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I have a Debian squeeze (2.6.32-5-amd64) which is at the same time a NFS4 server and client (it mounts itself through NFS4). The local directory that leads directly to disk is /nfs4exports/mydir, whereas /nfs4mounts/mydir is the same thing mounted through NFS, using the machine's external IP address. Here is the line from fstab:

192.168.1.75:/mydir   /nfs4mounts/mydir      nfs4    soft  0 0

I have an application that writes many small files. If I write directly to /nfs4exports/mydir, it writes thousands of files per second; but if I write to /nfs4mounts/mydir, it writes 4 files per second or so. I can greatly increase speed if I add async to /etc/exports. (Writing a single large file to the NFS-mounted directory goes at more than 100 MB/s.)

I examine the server statistics and I see that whenever a file is written, it is "committed" (this also happens with NFSv3):

root@debianvboxtest:~# mount -t nfs4 192.168.1.75:/mydir /mnt
root@debianvboxtest:~# nfsstat|grep -A 2 'nfs v4 operations'
Server nfs v4 operations:
op0-unused   op1-unused   op2-future   access       close        commit       
0         0% 0         0% 0         0% 10        4% 1         0% 1         0% 
root@debianvboxtest:~# echo 'hello' >/mnt/test1056
root@debianvboxtest:~# nfsstat|grep -A 2 'nfs v4 operations'
Server nfs v4 operations:
op0-unused   op1-unused   op2-future   access       close        commit       
0         0% 0         0% 0         0% 11        4% 2         0% 2         0% 

Now in the RFC, I read this:

The COMMIT operation is similar in operation and semantics to the POSIX fsync(2) system call that synchronizes a file's state with the disk (file data and metadata is flushed to disk or stable storage). COMMIT performs the same operation for a client, flushing any unsynchronized data and metadata on the server to the server's disk or stable storage for the specified file.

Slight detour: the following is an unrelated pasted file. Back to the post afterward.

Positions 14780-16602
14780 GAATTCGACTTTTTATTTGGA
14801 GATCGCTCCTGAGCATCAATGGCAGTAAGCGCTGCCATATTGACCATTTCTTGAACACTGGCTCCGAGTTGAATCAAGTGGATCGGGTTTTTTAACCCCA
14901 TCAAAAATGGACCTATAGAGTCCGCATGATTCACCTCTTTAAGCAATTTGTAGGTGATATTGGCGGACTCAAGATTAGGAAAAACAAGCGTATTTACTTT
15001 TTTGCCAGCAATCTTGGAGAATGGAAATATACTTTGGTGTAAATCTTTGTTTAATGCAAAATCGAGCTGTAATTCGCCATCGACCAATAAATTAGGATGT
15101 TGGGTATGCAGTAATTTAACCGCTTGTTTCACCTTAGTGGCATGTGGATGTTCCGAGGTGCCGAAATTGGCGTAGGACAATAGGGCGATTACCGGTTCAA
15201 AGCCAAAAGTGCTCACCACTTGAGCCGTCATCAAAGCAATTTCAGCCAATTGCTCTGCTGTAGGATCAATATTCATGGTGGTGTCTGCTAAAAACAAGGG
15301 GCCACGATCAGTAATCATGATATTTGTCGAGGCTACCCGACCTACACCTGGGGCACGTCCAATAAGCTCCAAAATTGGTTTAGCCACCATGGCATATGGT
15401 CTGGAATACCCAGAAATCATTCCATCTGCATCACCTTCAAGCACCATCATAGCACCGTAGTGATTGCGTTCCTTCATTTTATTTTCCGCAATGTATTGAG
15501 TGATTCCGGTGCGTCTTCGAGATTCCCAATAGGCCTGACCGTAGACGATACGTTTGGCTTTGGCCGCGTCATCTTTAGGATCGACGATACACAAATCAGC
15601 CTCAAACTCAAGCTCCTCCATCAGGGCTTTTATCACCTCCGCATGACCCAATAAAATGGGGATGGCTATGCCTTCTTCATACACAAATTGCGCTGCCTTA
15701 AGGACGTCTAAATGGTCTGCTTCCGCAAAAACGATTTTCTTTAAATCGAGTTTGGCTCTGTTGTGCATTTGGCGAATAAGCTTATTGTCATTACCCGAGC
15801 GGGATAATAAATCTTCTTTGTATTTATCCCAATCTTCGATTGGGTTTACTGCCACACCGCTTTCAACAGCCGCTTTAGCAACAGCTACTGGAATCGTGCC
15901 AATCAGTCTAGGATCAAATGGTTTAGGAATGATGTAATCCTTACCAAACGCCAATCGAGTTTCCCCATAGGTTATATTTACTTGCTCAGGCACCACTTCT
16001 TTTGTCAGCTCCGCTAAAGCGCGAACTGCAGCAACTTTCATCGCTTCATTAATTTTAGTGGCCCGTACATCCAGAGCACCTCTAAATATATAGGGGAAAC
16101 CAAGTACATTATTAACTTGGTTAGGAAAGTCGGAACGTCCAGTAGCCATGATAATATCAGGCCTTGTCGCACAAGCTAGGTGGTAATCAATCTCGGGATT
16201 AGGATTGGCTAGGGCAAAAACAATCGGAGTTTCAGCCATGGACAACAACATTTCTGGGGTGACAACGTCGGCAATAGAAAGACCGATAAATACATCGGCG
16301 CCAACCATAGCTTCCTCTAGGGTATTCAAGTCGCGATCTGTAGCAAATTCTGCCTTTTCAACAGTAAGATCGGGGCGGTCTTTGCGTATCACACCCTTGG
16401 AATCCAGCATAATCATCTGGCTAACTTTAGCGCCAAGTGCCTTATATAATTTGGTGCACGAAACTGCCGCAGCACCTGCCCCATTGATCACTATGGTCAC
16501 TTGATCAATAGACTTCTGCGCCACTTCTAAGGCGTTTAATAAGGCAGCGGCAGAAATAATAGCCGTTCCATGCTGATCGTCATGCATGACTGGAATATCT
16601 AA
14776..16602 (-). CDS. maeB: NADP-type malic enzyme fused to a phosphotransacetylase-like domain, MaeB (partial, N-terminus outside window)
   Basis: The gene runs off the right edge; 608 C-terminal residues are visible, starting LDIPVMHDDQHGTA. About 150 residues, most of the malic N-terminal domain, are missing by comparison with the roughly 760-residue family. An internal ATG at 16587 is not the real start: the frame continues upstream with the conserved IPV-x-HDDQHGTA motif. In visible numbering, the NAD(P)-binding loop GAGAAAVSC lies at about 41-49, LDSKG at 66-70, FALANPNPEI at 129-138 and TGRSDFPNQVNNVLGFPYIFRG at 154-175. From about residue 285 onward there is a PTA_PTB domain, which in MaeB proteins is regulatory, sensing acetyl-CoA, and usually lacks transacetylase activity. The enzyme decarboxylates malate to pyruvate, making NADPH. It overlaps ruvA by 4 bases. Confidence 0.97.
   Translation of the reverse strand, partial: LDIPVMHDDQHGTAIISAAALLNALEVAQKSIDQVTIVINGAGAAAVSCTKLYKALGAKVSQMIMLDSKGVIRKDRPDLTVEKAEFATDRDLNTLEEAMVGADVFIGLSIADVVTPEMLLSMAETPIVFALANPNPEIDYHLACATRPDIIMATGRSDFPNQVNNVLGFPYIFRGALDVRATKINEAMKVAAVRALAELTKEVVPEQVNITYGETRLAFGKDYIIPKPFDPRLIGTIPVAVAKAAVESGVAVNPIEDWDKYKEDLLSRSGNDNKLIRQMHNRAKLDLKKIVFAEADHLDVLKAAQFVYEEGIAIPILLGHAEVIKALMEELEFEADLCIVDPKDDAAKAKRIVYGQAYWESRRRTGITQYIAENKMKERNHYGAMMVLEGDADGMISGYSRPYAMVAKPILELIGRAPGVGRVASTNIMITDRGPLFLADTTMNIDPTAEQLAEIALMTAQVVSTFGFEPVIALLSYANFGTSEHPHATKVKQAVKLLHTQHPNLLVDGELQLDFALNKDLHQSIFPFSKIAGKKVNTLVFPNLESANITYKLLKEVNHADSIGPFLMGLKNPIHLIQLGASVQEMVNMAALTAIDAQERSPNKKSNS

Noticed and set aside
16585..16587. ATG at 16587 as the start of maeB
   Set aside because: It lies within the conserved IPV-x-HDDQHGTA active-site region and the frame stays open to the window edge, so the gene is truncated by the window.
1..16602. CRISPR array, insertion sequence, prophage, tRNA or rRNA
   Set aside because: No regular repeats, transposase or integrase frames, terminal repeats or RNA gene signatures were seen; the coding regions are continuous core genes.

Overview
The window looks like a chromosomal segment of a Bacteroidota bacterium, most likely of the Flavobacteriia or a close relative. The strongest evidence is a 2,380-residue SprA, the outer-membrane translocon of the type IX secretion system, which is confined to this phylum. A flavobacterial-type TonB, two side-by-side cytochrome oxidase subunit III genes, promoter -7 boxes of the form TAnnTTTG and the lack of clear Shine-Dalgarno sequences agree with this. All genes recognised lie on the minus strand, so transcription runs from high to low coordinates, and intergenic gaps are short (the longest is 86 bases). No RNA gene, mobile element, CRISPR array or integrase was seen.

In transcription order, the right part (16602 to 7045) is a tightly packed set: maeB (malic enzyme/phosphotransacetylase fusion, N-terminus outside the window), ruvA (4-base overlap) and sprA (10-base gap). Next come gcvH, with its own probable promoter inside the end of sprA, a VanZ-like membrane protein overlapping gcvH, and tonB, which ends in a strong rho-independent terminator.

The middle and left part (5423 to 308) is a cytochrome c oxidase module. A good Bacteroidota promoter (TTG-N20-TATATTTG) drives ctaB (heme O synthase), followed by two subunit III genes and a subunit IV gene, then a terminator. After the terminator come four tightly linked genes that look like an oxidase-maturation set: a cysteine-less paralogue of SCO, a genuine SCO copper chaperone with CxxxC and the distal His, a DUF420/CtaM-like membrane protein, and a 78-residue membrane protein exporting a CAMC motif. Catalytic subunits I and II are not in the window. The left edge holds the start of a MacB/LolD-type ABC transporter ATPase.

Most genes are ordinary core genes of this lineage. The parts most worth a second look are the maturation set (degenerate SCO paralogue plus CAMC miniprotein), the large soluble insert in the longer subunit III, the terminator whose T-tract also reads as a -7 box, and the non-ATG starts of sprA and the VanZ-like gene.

I don't understand why the client commits. I don't think that the "echo" shell built-in command runs fsync; if echo wrote to a local file and then the machine went down, the file might be lost. In contrast, the NFS client appears to be sending a COMMIT upon completion of the echo. Why?

I am reluctant to use the async NFS server option, because it would apparently ignore COMMIT. I feel as if I had a local filesystem and I had to choose between syncing every file upon close and ignoring fsync altogether. What have I understood wrong?

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up vote 1 down vote accepted

because this is how NFS works, and is exactly how it should work since it's a synchronous protocol. What you need to make sure is that the file system that is exported is backed by LUNs that have NVRAM/BBWC protection and properly handle fsync() - ie ignore that, and mask SCSI FUA flags and SCSI_CACHE_SYNCHRONIZE commands. Also make sure that the file system has no barriers enabled if it's backed by BBWC/NVRAM.

This way NFS keeps it's synchronous semantics and is equivalent to running fsync() after every write, but you get the performance of running asynchronously.

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This extract from blogs.oracle.com/roch/entry/nfs_and_zfs_a_fine also explains the rationale behind this behaviour: "With local filesystems, a system crash is plainly obvious to users and requires applications to be restarted. With NFS, a server crash in not obvious to users of the service (the only sign being a lengthy pause), and applications are not notified. The fact that files or parts of files may go missing in the absence of errors can be considered as plain corruption of the client's side view." –  Antonis Christofides Oct 9 '12 at 13:37
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